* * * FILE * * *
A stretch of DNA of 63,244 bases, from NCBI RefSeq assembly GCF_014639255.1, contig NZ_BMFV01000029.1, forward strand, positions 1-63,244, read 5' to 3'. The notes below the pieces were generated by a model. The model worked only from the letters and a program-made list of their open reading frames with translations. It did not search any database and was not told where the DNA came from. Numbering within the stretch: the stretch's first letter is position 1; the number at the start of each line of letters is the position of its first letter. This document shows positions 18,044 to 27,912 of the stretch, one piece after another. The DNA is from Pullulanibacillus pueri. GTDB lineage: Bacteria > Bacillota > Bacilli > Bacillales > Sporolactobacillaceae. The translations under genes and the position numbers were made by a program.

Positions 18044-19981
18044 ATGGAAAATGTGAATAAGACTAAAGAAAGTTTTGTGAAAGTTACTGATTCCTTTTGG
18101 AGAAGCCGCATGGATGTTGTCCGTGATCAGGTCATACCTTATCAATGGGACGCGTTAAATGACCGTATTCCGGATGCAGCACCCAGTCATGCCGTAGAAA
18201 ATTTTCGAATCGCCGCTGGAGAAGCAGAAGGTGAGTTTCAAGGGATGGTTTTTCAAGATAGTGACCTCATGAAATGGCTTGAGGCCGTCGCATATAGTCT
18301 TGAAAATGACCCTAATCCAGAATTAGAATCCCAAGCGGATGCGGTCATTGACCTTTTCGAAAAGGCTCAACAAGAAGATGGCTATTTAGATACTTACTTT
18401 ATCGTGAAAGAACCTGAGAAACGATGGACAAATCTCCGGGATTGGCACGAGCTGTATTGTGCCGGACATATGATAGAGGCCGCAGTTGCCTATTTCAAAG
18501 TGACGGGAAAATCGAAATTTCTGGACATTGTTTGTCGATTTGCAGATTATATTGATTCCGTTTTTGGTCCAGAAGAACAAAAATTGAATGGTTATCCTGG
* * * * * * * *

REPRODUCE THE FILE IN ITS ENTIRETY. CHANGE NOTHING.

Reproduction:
A stretch of DNA of 63,244 bases, from NCBI RefSeq assembly GCF_014639255.1, contig NZ_BMFV01000029.1, forward strand, positions 1-63,244, read 5' to 3'. The notes below the pieces were generated by a model. The model worked only from the letters and a program-made list of their open reading frames with translations. It did not search any database and was not told where the DNA came from. Numbering within the stretch: the stretch's first letter is position 1; the number at the start of each line of letters is the position of its first letter. This document shows positions 18,044 to 27,912 of the stretch, one piece after another. The DNA is from Pullulanibacillus pueri. GTDB lineage: Bacteria > Bacillota > Bacilli > Bacillales > Sporolactobacillaceae. The translations under genes and the position numbers were made by a program.

Positions 18044-19981
18044 ATGGAAAATGTGAATAAGACTAAAGAAAGTTTTGTGAAAGTTACTGATTCCTTTTGG
18101 AGAAGCCGCATGGATGTTGTCCGTGATCAGGTCATACCTTATCAATGGGACGCGTTAAATGACCGTATTCCGGATGCAGCACCCAGTCATGCCGTAGAAA
18201 ATTTTCGAATCGCCGCTGGAGAAGCAGAAGGTGAGTTTCAAGGGATGGTTTTTCAAGATAGTGACCTCATGAAATGGCTTGAGGCCGTCGCATATAGTCT
18301 TGAAAATGACCCTAATCCAGAATTAGAATCCCAAGCGGATGCGGTCATTGACCTTTTCGAAAAGGCTCAACAAGAAGATGGCTATTTAGATACTTACTTT
18401 ATCGTGAAAGAACCTGAGAAACGATGGACAAATCTCCGGGATTGGCACGAGCTGTATTGTGCCGGACATATGATAGAGGCCGCAGTTGCCTATTTCAAAG
18501 TGACGGGAAAATCGAAATTTCTGGACATTGTTTGTCGATTTGCAGATTATATTGATTCCGTTTTTGGTCCAGAAGAACAAAAATTGAATGGTTATCCTGG